To come up with a back-of-the-envelope estimate, we reached out informally to 15 emergency medicine programs across the country to see how many of their attending physicians, fellows, residents, and research staff attended the conference and how many cases were thought to have resulted from the conference. Among the 11 programs that responded, the number of attendees ranged from five to more than 50, and Covid-19 case rates ranged from 18% to 67%. While there are many caveats to the data (it’s a nonrandom, convenience sample, the data are self-reported estimates), they suggest that this single academic event was responsible for many hundreds of cases

Do these cases matter? We believe they do, as there is the continued risk of severe disease, long Covid, and significant impact on training and careers, increased burden on already-strained health systems, and the exposure of untold numbers of other travelers in planes that no longer have mask-wearing rules, family members, patients, and others, some with increased vulnerability to severe disease due to underlying illnesses.

But The Pandemic Is Over! (Unless, of course, you’re DHHS Secretary Becerra, who has managed to contract COVID twice in one month).

Until we get a handle on long COVID or better vaccines, from my perspective, many conferences are just too risky–if emergency medicine conferences won’t take precautions, then we’re really screwed.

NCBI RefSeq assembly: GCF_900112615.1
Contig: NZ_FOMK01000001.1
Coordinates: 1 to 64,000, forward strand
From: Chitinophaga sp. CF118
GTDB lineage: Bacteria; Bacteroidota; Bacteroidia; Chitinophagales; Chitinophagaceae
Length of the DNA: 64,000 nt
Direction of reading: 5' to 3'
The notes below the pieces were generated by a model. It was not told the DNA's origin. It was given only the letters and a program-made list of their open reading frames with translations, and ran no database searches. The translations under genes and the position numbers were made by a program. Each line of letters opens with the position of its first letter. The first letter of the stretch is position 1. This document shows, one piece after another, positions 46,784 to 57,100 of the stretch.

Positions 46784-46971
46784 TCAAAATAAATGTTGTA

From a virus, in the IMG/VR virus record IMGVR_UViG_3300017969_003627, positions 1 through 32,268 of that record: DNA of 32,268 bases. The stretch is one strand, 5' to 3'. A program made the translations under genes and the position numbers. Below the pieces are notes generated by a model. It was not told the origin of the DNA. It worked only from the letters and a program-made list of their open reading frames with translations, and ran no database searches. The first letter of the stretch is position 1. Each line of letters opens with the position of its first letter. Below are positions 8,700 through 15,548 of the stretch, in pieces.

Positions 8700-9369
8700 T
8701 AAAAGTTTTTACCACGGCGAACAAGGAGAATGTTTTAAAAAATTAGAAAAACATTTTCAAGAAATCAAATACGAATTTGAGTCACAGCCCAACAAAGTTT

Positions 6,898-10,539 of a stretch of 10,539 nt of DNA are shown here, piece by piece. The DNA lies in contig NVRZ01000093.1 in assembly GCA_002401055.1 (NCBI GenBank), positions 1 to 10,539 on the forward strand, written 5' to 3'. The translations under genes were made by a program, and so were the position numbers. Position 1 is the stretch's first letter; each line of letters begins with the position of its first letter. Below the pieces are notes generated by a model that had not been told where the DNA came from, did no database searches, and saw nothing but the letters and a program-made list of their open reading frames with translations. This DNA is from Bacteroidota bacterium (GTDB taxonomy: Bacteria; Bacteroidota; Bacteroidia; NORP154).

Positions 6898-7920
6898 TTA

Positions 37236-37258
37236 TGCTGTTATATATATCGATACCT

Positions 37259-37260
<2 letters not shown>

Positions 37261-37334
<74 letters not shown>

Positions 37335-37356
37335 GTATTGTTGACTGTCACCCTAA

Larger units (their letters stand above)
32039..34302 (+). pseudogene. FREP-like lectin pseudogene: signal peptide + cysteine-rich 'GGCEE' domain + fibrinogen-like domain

Anyway, kudos to ASM and my fellow attendees for displaying common sense and courtesy.

Posted in COVID-19, Meetings | Leave a comment

Links 6/15/22

Links for you. Science:

How housing density can help keep cities cooler
Durability of SARS-CoV-2 mRNA Booster Vaccine Protection Against Omicron Among Health Care Workers with a Vaccine Mandate
Association of Trends in SARS-CoV-2 Seroprevalence and State-Issued Nonpharmaceutical Interventions— United States, August 1, 2020 – March 30, 2021
As professors struggle to recruit postdocs, calls for structural change in academia intensify
Incidence, Attributable Mortality, and Healthcare and Out-of-Pocket Costs of Clostridioides difficile Infection in US Medicare Advantage Enrollees
Early detection of SARS-CoV-2 variants using traveler-based genomic surveillance at four US airports, September 2021- January 2022

Other:

The ugly truth about the right-wing grift machine has been revealed (excellent, must-read)
The Gerontocracy of the Democratic Party Doesn’t Understand That We’re at the Brink